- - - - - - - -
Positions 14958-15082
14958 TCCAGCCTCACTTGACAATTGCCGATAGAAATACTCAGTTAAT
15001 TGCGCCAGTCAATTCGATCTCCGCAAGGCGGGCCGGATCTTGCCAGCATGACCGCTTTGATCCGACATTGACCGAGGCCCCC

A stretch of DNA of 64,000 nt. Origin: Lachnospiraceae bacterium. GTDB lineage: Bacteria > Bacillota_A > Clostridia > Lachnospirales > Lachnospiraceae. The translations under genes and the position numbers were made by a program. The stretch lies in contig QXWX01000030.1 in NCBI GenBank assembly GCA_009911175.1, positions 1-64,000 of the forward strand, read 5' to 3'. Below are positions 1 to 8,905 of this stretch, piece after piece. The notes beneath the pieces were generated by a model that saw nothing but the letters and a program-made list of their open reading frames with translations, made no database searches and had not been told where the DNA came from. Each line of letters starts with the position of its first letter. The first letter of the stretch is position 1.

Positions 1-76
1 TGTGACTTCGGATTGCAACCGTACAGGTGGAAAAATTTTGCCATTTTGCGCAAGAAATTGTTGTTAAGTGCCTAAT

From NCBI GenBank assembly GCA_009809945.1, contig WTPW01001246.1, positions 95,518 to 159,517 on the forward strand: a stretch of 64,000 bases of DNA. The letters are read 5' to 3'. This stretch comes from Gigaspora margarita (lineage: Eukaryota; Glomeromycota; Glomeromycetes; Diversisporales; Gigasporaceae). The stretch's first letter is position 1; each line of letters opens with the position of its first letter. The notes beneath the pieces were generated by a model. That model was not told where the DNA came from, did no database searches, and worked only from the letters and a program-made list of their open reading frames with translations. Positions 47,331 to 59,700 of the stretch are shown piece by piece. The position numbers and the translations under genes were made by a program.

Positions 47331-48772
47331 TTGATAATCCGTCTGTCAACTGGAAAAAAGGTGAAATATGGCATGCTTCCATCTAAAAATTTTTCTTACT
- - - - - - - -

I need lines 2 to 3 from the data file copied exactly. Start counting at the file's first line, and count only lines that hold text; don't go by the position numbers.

14958 TCCAGCCTCACTTGACAATTGCCGATAGAAATACTCAGTTAAT
15001 TGCGCCAGTCAATTCGATCTCCGCAAGGCGGGCCGGATCTTGCCAGCATGACCGCTTTGATCCGACATTGACCGAGGCCCCC